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The Library of Renaissance Symbolism
The Symbolic Literature of the Renaissance
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This page gives biographical information on some of the authors referred to elsewhere on this Web site.
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A prolific Swiss scholar, made the first Latin translation of the second half of the Sentences of Stobaeus and is also credited with being the father of modern palaeontology as a result of his De omni rerum fossilium genere, Of all kinds of fossils, of 1565. Interestingly, Gesner gave some of his collection of natural history items to Joachim Camerarius a wellknown collector and the latter used these as the basis for his book, Symbolorum & Emblematum Centuria, a Century of Symbols and Emblems.
Gesner was one of the most extraordinary and erudite scholars of the Renaissance. He also wrote Historiae Animalium published in 1587 a book of some 3,500 pages and considered by many to be the beginning of modern zoology as well as the Bibliotheca Universalis, a bibliography of all extant books in Latin, Greek and Hebrew which contained some 12,000 titles. He wrote a book on fossils, prompting him to be described by Stephen Jay Gould as one of the founders of modern palaeontology - Deconstructing the Science Wars Science 287, 256, he made another collection of Sententiae, this time from the works of the Byzantine monks, Antonius and Maximus first published in 1546 and wrote a book on Philology, Mithridates, which compared 120 different languages. Not content with all this he was one of the first mountaineers for pleasure and wrote about that!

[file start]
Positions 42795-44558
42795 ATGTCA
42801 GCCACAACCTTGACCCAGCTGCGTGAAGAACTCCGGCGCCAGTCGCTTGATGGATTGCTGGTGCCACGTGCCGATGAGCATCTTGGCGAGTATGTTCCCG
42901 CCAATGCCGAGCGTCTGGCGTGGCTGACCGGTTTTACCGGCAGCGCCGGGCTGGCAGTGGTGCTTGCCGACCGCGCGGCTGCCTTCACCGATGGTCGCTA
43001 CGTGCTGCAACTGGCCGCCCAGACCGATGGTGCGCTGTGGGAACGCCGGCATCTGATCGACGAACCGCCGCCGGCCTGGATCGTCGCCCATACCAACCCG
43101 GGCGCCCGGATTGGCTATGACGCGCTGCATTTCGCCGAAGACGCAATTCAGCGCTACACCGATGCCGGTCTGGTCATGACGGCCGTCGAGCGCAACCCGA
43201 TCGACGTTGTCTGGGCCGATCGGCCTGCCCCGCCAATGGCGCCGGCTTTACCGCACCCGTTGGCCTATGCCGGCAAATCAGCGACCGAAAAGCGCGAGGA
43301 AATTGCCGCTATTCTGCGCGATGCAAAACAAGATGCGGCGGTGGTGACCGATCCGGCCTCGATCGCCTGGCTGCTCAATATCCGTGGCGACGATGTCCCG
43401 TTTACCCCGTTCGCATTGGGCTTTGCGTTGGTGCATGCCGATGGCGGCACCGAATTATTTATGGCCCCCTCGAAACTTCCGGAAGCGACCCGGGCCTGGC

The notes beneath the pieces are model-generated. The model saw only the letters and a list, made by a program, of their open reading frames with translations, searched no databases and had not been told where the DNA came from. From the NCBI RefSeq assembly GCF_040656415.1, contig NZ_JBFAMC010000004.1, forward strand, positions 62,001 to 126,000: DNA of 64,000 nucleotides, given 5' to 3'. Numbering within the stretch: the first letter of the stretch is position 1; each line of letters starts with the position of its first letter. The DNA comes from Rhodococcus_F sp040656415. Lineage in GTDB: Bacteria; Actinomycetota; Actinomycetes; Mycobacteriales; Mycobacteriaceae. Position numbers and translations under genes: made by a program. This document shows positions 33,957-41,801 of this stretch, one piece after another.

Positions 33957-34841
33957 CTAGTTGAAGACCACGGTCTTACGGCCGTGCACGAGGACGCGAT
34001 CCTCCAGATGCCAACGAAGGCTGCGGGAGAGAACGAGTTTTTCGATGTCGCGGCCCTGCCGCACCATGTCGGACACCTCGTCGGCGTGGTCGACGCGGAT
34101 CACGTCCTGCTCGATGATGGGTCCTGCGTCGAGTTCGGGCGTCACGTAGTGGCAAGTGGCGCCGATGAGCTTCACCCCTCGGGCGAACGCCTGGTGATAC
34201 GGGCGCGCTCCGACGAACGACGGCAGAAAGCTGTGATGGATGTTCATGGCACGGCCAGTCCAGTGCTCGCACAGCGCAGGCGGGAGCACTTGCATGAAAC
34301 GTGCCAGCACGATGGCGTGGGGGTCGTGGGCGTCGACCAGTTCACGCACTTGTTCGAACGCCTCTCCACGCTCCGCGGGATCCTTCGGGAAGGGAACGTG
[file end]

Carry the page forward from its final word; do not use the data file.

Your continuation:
Ferguson says of Gesner that "there is no more notable man in the history of learning and of science in the 16th century." A suggestion of his versatility can be seen in the fact that for a quarter of a century, he was professor of both ethics and physics at Zurich and a practicing physician during the same period. He was astonishingly productive, publishing 72 works and leaving 18 others unfinished.
Ripa who lived from about 1560 to 1623 was one of the more colorful literary characters of the time. He started life as a cook but rose through the domestic ranks and as Majordomo to the household of Cardinal Salviati found spare time to write his great book which was first published in 1593. Thereupon he was immediately knighted by the Duke of Savoy.
Bracciolini was a Secretary to the Papal Curia and one of the most enthusiatic book collectors of the Renaissance. He discovered many texts including hitherto unknown works of Cicero and the complete works of Quintilian But his most celebrated achievement, certainly for his contemporaries, was his Facetiae, Jokes, written in Latin in the 1450’s and printed 20 years later.
Born in Venice and living most of her life in France, de Pisan is said to be the first European woman who made her living by writing. She wrote many works both poetry and prose based on the experiences derived from her aristocratic background, on subjects of interest to women and on chivalry.